Shadow (dariaphoebe) wrote,

Broken dreams of computing

Going back to when I was a student, I've been interested in distributed computing. I wanted to set up an ideal distributed computing infrastructure, something that would be easy to manage, easy to maintain, and easy to grow, just because it seemed interesting.

Of course, as a student I had no money, so in many cases I needed free pieces where only commercial pieces were available. Worse, in some cases the pieces I wanted didn't exist at all.

Looking back, it's interesting to see what's happened and what hasn't. It's also very depressing. Consider that it's been basically 10 years since I started working on this.

-Single sign-on authentication system. At the time Kerberos 5 wasn't mature. I did some work on it to try to get what I needed, which was mostly authentication-passing. Kerberos 5 is still under-adopted, but by and large what I wanted is there. No true replication of any of the free KDCs, though. Single master solutions suck.

-Web authentication. Well, let's see. Since that time, browsers became proprietary, and so everything which would have been what I wanted became impossible. I don't want to type a password again. I can live with, but don't want, weird translators to make certs from tickets and vice-versa. This one is a horrible failure, but maybe, now that Microsoft is pushing Kerberos, something might be possible in the future. I'm not holding my breath.

-Distributed filesystem. At the time I wanted an open source equivalent of AFS. I did some work on Kerberized NFS, and it went nowhere. I did some work on exporting AFS to Macs with Netatalk (not much beyond the then-state of the art) . I looked at Windows solutions. Of course, now OpenAFS exists, so basically this is one where I can't overly complain. The Windows support is lagging, but extant. Sadly, no disconnected operation in the distributed sources, no read/write replication, a lot off growth stunted by the delay in becoming open source; Now lots of work that might have happened has gone by the wayside because the people have moved on.

-Secure name service. DNSSEC just hasn't gotten there. I stopped following it quite some time ago.

-Secure directory service. Without DNSSEC, it isn't Hesiod. Some encapsulated Kerberos for DNS stuff I found laying around at MIT and adopted never looked promising enough to continue with; It was a hack. NIS or NIS+ would require GSSRPC but at the time there was no melding of the two, and I declined to do the work. These days, the answer is probably LDAP via a secure connection, and that's possible. Maybe someday I'll get some time to play with it, but OpenLDAP seems to be excessively complex, and last I checked was single master. Ew.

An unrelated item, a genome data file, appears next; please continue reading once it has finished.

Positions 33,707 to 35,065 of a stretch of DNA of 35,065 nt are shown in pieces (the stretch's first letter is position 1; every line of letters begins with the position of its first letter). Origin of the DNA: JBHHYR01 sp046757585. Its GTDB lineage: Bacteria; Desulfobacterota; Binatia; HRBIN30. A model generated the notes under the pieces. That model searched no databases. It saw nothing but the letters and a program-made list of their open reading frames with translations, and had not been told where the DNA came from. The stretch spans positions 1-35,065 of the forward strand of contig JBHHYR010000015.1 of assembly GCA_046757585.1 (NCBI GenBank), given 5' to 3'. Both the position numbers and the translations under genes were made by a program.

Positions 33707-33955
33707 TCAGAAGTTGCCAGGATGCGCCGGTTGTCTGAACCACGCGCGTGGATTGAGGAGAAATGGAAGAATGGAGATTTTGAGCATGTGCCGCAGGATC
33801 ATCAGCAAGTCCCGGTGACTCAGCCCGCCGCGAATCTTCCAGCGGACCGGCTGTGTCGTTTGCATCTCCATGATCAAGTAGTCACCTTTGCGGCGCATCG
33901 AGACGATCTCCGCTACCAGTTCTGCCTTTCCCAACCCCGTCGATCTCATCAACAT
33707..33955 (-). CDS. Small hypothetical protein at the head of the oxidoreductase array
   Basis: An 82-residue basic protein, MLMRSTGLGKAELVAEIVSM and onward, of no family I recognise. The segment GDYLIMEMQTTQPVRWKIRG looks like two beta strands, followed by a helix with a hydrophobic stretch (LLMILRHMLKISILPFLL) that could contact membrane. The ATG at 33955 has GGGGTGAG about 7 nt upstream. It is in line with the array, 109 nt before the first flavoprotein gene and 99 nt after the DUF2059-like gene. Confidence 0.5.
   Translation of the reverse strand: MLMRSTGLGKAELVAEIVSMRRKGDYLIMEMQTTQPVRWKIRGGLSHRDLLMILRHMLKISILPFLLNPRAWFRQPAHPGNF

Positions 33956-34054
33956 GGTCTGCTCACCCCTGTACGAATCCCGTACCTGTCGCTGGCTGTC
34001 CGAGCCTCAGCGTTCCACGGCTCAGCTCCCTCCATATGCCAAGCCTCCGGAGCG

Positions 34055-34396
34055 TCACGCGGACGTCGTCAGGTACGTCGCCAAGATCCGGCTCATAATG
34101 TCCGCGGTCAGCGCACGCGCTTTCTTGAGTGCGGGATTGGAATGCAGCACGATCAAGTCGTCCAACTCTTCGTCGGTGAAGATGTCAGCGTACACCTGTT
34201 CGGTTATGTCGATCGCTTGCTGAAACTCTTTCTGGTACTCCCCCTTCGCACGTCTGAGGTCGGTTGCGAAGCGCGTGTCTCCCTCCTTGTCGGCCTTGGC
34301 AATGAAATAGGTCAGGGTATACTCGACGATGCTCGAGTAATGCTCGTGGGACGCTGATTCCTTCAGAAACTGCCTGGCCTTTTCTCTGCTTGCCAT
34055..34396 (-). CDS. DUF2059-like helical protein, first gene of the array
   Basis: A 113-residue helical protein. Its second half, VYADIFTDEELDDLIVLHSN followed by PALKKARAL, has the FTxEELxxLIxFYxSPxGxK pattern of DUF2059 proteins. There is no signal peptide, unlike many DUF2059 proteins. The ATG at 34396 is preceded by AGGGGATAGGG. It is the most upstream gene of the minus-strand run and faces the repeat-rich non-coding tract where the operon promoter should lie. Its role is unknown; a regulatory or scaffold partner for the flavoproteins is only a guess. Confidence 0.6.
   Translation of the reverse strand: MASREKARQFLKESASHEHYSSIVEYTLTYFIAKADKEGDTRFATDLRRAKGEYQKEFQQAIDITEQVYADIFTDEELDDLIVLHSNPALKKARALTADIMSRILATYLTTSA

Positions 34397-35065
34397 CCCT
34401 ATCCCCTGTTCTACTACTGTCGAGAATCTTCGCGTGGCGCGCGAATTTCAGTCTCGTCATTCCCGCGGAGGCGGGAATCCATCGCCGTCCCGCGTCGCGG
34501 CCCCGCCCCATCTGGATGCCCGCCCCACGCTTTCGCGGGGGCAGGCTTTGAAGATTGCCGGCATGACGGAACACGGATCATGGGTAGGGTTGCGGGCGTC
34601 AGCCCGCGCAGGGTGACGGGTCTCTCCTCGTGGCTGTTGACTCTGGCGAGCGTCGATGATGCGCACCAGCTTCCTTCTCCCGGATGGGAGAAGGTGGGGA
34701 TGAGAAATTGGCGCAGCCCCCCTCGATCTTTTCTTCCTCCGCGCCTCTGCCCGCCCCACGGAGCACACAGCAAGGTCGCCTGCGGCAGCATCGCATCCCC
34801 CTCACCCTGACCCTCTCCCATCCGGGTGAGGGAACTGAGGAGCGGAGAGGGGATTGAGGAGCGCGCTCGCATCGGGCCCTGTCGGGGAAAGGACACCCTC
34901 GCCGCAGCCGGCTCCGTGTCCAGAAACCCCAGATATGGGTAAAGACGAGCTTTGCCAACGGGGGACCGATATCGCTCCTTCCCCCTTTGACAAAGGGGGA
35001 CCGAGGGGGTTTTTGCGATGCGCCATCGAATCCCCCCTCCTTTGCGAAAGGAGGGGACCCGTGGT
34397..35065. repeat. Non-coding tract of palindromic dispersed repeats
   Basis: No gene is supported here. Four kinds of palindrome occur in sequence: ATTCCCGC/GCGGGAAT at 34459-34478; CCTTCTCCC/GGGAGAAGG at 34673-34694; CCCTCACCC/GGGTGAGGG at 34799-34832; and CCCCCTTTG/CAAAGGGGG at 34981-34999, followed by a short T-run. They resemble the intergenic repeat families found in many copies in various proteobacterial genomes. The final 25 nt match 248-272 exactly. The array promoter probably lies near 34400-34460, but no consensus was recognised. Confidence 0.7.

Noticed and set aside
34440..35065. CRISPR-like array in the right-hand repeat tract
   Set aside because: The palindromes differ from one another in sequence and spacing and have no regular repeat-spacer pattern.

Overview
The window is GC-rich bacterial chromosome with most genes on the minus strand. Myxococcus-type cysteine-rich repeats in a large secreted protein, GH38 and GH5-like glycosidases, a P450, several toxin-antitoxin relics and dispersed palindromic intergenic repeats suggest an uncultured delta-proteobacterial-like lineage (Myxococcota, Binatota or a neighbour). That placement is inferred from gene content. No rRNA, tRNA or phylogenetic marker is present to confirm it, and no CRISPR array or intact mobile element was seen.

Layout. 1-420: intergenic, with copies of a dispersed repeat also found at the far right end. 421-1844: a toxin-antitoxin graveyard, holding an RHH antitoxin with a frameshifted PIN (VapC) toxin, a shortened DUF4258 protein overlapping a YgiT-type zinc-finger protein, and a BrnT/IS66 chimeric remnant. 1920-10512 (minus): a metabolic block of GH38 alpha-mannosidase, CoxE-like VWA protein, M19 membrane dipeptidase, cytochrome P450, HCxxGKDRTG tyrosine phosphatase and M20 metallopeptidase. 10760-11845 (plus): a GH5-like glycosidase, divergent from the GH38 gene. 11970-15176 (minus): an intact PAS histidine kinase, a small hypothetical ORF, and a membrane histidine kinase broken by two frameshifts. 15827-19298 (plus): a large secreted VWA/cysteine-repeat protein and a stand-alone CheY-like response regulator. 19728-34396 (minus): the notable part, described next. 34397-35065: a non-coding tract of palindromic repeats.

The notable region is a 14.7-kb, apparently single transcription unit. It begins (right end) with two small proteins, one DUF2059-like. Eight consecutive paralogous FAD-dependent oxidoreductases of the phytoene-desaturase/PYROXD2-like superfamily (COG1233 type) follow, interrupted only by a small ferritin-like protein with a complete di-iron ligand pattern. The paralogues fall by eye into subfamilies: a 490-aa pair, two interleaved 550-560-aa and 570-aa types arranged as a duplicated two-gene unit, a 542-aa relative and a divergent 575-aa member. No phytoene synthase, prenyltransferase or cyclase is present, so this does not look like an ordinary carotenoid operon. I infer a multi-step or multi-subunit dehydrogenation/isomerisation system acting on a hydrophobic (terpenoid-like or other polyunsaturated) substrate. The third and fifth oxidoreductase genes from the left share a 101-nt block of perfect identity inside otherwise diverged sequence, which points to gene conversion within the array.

-Privilege delegation service. I wanted an adm replacement, since adm was written to be extensible in Scheme, and I thought it was a dead language. Since, I have extended adm to manage Cyrus and krb5, but I still think it's dead. Sadly, nothing comparable has come along.

-Mail service. Cyrus now supports distributed mailboxes, but not replication. Only the lack of replication precludes this solution from meeting my wishes.

-Local disk management. I have depot to merge subsets of a disk tree into a coherent image including overrides, but I also want the ability to selectively link versus copy subdirectories, packages, or file classes (copy shared libraries, link archive libraries) from a distributed filesystem. No system has ever addressed this to the level I want. Nor have I followed through on any of my plans to write one.

-Resource management. I want to be able to easily create a user or a batch of users, create and manage groups, manage groups of machines, and the like. Moira seemed to be the answer here, except it always wanted proprietary databases, and I never got around to porting to any of the free ones. It's not perfect either, but it's closer than anything else I looked at.

-Mailing list management. I want a distributed list service, not just a service on a single mail host. I could probably glue the pieces together and have it, at this point. Maybe one of these days I will.

Some of these are interesting problems. I was going to write a paper surveying local disk management software with zacheiss for LISA, and we never did anything about it. I wonder if I'll ever have time for it. Likewise, I wonder if we'll continue to struggle with problems that should have been solved 10 years ago for the next 10.

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